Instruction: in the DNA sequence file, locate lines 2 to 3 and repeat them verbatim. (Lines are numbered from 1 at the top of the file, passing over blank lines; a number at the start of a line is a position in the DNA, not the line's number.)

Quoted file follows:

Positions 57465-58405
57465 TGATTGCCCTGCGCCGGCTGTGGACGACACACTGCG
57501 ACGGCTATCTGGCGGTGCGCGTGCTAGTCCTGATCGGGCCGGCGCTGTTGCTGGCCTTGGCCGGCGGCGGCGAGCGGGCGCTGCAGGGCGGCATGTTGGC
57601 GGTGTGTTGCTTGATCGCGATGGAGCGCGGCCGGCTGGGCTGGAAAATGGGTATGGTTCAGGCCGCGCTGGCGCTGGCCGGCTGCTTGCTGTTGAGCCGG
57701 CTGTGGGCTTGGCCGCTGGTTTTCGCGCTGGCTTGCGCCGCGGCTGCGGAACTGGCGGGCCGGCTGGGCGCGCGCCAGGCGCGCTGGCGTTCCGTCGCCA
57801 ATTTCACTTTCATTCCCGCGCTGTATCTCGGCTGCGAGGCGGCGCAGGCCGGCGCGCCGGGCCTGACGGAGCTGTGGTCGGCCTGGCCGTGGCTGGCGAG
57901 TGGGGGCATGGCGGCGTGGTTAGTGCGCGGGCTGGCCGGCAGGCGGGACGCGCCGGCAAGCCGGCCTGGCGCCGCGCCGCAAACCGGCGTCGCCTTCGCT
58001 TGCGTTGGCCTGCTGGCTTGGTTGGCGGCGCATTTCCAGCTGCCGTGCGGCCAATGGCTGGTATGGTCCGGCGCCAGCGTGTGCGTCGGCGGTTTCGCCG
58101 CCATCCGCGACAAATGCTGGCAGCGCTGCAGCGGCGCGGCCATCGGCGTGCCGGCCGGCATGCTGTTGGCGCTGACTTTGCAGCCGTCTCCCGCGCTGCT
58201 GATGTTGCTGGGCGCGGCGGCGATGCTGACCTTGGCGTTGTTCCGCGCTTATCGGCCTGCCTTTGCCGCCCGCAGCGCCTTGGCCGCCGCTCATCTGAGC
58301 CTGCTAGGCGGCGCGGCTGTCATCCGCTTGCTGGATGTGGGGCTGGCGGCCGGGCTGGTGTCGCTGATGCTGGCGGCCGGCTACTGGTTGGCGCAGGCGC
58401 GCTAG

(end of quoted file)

57465 TGATTGCCCTGCGCCGGCTGTGGACGACACACTGCG
57501 ACGGCTATCTGGCGGTGCGCGTGCTAGTCCTGATCGGGCCGGCGCTGTTGCTGGCCTTGGCCGGCGGCGGCGAGCGGGCGCTGCAGGGCGGCATGTTGGC